I've heard this used in various contexts, but there is one that I am confused about which relates to being emotionally vulnerable. Specifically, it seems like people say that about situations where they might face being emotionally vulnerable and are afraid to standup for themselves or simply express their own feelings, even if other people are not acting maliciously toward them.
I thought 保护好（你）自己 is more likely to be used when talking to someone going into a dangerous situation, maybe a rescuer entering collapsed buildings after an earthquake.
But I did find:
As a woman, you've gotta learn to protect yourself, especially with regard to your emotional well-being.
If someone says 'protect yourself',
generally this remark is aimed at women or disadvantaged groups.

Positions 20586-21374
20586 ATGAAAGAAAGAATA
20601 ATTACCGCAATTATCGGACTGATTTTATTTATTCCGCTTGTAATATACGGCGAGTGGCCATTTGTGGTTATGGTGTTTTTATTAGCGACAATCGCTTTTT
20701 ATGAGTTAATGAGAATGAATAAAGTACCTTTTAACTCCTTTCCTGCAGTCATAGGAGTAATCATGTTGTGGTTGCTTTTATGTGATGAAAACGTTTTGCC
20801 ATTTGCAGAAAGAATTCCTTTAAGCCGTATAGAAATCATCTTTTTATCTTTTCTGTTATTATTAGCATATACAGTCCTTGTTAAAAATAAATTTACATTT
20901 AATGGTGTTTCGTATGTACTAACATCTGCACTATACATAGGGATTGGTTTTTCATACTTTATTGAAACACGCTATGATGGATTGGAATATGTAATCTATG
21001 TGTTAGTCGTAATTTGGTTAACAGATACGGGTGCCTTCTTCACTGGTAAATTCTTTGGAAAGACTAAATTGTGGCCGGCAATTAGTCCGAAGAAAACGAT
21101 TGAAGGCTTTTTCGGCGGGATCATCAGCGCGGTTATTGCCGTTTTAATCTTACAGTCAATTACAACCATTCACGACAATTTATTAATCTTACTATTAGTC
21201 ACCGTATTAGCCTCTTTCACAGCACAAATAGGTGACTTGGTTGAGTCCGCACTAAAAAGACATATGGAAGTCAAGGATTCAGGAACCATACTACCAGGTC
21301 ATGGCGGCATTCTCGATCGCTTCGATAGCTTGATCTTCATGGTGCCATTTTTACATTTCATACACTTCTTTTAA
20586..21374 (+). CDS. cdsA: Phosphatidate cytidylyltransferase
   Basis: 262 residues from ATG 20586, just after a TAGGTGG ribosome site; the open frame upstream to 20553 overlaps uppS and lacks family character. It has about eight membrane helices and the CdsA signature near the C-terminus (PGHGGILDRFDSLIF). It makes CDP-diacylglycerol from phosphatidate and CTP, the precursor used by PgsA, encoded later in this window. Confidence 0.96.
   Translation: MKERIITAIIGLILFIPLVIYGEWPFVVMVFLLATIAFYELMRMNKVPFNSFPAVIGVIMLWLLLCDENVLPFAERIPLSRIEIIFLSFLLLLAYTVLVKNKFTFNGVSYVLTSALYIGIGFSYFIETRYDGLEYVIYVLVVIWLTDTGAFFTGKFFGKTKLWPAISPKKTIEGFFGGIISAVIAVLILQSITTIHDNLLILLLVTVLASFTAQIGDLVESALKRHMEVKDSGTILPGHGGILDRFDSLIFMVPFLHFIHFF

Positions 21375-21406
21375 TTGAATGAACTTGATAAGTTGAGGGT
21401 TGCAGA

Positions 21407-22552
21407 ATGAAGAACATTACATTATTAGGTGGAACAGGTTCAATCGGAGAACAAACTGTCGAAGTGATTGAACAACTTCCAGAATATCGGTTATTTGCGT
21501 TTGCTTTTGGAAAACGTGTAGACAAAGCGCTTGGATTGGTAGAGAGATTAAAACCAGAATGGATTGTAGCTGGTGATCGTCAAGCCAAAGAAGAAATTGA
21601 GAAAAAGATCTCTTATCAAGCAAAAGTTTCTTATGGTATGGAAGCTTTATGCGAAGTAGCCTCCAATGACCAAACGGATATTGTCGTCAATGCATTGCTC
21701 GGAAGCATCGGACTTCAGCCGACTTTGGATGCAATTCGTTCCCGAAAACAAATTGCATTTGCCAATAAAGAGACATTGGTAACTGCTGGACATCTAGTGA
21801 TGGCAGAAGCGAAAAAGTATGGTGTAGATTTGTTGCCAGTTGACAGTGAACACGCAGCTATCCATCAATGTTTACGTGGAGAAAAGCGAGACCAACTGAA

Saying this to a man,
smacks of jesting.
Thus this phrase may be a joke. (when directed at a man.)
Men! No emotions! :)
This sentence implies that the receiver is perceived to be in adverse circumstances, or going to face uncertainties or challenges. The occasions to say it include, but are not limited to, the following:
Relatives comforting a child who has lost his/her parents to an accident.
Father/mother giving advice to the child on the first day attending a new school.
Father/mother saying farewell to enlisted son.
Kung-fu masters say to each other before carrying out assignments.